A large earthquake off the coast of south-central Chile in 1737 may have caused a substantial tsunami that was previously absent from historical records, according to an article published online in Communications Earth & Environment. Recognition of this event suggests tsunamis along the Chilean coast may have been more frequent than previously suggested by historical records alone.
Tsunami hazard assessment is often based on records of flooding along particular coastlines. The frequency of past tsunami occurrence is used to predict the potential future risk. However, such records are sometimes incomplete because reporting of tsunamis can be greatly affected by societal unrest, other crises or errors in reporting.
Emma Hocking and colleagues investigated sediments within tidal marshes close to the area where the 1737 earthquake struck. They found widespread sandy layers, dating to the same time as the earthquake, that may have been formed by a tsunami wave. The authors also found a mixture of marine and freshwater algae species and evidence of land subsidence, allowing them to rule out river flooding or a distantly generated tsunami as the cause of the sand deposits.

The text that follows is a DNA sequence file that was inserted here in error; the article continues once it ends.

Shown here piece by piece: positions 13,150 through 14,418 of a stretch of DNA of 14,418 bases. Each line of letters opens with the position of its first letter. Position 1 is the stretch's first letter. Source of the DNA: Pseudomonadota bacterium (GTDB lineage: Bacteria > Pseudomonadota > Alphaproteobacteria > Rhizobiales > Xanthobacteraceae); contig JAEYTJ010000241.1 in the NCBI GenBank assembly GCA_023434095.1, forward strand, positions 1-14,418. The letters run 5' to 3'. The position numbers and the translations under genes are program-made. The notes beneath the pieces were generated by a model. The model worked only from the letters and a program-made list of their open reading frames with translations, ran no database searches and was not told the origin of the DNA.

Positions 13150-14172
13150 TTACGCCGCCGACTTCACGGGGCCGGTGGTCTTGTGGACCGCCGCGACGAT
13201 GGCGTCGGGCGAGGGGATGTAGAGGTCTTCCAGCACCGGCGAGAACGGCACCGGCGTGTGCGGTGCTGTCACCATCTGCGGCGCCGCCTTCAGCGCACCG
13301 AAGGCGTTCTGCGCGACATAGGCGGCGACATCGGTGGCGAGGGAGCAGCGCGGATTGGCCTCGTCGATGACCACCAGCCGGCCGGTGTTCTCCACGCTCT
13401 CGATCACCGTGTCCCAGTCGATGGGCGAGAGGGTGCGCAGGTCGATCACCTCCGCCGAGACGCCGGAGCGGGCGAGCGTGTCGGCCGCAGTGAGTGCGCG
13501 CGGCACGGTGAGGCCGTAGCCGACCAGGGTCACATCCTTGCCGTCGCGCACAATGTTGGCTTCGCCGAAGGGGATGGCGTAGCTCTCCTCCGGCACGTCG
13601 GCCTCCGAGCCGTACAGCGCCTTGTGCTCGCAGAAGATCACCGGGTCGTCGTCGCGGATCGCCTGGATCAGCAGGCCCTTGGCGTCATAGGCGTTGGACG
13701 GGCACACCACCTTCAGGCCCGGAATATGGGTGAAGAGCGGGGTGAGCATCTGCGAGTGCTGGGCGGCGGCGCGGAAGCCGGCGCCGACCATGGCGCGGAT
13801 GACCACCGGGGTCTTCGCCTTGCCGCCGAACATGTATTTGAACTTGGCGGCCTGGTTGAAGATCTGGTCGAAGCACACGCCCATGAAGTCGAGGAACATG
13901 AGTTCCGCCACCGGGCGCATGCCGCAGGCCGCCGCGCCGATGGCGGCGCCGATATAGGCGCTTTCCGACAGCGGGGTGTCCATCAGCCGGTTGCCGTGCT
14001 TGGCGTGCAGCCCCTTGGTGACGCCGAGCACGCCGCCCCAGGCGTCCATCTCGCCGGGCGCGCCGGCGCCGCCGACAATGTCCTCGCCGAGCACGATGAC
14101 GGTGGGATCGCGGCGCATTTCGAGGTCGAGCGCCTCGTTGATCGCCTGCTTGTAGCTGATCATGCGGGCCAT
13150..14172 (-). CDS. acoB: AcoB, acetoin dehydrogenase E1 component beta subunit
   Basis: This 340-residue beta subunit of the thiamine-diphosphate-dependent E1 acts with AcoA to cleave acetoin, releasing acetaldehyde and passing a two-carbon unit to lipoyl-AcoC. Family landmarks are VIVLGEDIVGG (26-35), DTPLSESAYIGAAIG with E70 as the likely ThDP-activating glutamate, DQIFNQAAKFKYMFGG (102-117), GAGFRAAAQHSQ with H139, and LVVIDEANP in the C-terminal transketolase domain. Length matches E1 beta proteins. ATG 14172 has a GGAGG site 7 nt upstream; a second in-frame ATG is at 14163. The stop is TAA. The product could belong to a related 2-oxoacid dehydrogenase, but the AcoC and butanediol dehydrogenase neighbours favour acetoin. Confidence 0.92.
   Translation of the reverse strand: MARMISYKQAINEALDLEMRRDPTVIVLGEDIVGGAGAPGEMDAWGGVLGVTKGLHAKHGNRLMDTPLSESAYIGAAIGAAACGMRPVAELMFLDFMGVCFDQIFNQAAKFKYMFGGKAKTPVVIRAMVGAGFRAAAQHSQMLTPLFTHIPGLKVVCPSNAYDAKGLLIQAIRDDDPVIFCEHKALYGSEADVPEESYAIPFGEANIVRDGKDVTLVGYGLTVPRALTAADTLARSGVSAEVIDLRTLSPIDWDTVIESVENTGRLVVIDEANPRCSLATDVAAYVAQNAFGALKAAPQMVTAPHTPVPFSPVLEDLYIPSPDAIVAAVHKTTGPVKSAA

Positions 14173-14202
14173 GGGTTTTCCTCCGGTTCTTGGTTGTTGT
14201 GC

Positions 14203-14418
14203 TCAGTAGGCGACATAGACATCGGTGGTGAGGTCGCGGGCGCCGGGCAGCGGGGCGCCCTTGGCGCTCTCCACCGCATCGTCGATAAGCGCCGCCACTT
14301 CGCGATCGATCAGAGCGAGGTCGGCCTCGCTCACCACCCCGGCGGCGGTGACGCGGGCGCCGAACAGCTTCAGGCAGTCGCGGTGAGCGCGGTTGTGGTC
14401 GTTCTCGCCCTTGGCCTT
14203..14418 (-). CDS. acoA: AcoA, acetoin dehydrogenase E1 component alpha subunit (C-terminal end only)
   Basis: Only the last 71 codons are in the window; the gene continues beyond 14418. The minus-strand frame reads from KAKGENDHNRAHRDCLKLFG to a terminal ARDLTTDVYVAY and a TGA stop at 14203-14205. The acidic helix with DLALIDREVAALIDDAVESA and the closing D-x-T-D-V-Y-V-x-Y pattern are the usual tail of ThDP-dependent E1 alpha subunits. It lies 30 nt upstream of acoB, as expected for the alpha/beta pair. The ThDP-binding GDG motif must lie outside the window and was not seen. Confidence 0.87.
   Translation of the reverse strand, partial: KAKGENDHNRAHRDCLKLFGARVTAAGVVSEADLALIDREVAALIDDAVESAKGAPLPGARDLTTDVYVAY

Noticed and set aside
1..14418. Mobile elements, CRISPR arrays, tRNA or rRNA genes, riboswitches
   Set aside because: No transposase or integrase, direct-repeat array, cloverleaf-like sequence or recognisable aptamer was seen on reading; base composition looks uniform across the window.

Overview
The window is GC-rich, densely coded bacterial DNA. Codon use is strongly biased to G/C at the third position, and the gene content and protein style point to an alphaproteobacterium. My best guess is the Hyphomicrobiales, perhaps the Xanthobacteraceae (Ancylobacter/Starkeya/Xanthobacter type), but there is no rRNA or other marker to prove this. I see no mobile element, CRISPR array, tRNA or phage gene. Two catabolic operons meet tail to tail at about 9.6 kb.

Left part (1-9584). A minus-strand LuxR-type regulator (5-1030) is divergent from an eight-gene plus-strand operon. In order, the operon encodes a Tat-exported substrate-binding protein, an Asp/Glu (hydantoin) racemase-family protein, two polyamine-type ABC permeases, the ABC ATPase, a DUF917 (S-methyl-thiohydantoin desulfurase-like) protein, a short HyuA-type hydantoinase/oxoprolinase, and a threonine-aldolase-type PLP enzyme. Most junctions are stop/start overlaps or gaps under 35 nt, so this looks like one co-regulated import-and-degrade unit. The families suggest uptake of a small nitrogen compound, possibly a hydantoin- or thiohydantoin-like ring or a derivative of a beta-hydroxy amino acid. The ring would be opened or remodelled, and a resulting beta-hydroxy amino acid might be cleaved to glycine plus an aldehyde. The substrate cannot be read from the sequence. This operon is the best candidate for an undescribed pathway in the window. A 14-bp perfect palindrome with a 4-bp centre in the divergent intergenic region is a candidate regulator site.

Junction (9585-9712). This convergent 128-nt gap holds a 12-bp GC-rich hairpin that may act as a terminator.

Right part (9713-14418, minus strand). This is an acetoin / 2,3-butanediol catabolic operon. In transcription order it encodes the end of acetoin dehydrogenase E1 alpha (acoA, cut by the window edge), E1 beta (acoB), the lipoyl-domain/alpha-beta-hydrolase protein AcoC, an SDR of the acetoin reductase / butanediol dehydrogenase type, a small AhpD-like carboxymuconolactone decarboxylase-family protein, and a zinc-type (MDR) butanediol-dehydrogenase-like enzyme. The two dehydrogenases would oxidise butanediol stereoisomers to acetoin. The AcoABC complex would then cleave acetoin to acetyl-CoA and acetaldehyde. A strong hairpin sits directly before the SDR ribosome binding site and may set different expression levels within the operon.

The authors suggest that geological evidence should also be considered when predicting future tsunami risk, as historical records alone may not provide a complete documentation of their occurrence and characteristics.
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